Create More Tension For A Better Deadlift

The deadlift is one of the best exercises out there. Terms and Conditions apply.

These terms and conditions include having the requisite mobility to move well before you load the pattern, and the physical awareness to maintain that quality of movement under heavier loads.  Appropriate mobility and kinesthetic awareness are the building blocks of a solid, strong deadlift.

Rule#1Deadlift

Today I’m going to share one of my favorite coaching strategies to improve that awareness for a more solid, stronger deadlift.  This is something that I share with the Ninjas that I train at MFF, and I use it so that they can feel and hear what’s going on when they deadlift.

As a coach, I love to provide feedback that can provide additional feedback for the Ninjas in the future.  This particular tip focus on creating tension during a deadlift, a form of intrinsic feedback.  It also allows you to listen to the bar while lifting, and that extrinsic feedback can help you hear the tension if you’re not feeling it right away.

For the record, I’m a pretty big fan of slamming weights around, provided you create tension while doing so.  If creating tension is still something you’re working on, try this cue for more tension and a better deadlift:

Keep the bar quiet.

That’s it.  It’s that simple.  Keeping the bar quiet throughout a set can help you keep tension through your hamstrings, hips, lats, and abs.  That tension can prevent you from jerking off the floor, which can easily beat up your lower back, shoulders, and elbows.  Let’s check this out in action:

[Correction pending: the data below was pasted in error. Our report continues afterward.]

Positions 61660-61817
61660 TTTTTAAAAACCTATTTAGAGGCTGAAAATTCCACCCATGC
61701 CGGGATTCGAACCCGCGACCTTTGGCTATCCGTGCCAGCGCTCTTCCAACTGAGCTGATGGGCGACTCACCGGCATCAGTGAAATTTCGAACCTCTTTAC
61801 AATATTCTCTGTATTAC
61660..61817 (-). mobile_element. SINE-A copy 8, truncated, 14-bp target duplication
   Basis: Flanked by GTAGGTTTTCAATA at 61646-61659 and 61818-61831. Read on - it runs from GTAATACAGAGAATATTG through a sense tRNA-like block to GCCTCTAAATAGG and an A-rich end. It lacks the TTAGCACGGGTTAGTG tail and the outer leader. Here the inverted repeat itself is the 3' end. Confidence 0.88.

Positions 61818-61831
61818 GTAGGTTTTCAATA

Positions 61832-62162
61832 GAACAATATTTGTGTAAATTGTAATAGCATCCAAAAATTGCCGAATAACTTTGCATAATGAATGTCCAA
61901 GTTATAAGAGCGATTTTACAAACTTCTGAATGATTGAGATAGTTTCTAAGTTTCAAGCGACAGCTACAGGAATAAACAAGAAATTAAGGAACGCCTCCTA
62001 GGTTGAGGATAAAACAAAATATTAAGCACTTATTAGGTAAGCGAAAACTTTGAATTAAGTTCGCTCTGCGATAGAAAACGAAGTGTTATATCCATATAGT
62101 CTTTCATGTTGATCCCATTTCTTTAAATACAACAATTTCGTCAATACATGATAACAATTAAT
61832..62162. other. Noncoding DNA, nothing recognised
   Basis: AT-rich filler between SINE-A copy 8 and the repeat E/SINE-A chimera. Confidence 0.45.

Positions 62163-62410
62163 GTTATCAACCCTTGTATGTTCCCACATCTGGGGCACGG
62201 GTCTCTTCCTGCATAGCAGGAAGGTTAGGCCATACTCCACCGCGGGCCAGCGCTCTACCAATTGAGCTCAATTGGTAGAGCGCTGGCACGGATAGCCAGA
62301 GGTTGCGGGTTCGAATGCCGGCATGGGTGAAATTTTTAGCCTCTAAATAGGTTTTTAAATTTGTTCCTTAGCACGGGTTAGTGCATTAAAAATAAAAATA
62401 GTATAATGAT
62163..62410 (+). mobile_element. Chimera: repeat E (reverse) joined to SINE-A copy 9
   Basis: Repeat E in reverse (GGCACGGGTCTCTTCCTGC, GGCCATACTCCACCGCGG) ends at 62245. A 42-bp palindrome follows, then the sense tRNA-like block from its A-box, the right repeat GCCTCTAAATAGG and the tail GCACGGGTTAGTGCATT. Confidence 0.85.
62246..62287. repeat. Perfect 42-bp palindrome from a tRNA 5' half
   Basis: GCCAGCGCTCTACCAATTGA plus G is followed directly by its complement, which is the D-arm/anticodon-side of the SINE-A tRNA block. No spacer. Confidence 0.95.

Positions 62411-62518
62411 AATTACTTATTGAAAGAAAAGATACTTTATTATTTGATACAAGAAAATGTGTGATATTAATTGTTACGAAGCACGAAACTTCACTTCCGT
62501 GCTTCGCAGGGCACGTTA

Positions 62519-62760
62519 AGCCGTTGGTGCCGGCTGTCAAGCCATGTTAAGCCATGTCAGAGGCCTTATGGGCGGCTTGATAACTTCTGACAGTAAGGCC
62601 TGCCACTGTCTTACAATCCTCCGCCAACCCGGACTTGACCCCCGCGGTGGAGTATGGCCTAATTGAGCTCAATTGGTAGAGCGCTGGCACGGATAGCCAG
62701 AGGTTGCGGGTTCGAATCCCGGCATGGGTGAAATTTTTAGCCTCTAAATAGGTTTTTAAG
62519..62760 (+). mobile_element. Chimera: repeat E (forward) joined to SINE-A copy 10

In the first four reps of that set, the bar is relatively quiet.  Each time I return to the floor, the plates touch the ground, but I’m keeping tension throughout my body.  During reps 5-9, I’m letting the plates clank around a bit more.

When that bar does the “double click,” that’s the sound of the plates hitting the ground, then the bar banging back into them.  That’s a sign that I’m letting out all of that beautiful, strong tension from my body.

On the last three reps, 10 through 12, I turn that tension back on, recreating that strong platform to pull from. The deadlift isn’t about working a specific part of your body; it’s about getting your entire body involved in the pull.  This is all about tension.

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No, no, not that kind of tension.  This should be about feeling everything between the bar and the floor getting as tight as possible.  That’s from the tips of your fingers to the tips of your toes.  That tension is what keeps our hamstrings, hips, lats, and abs engaged, and what keeps that deadlift from becoming a lower-back exercise.  Remember, if you feel it in your lower back:

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It’s not the end of the world, but let’s focus on creating tension from the first rep to the final one.  Let’s focus on pulling that bar off the ground and keeping it quiet throughout the entire set.  Let’s get stiffer and stronger while we’re lifting, so that we can be better both inside the gym and out.

Use this simple strategy to get stiffer in a hurry.  Create more tension, keep that bar quiet, and find yourself with an almost instantly better feeling, stronger deadlift.  Don’t forget to let me know how it goes!

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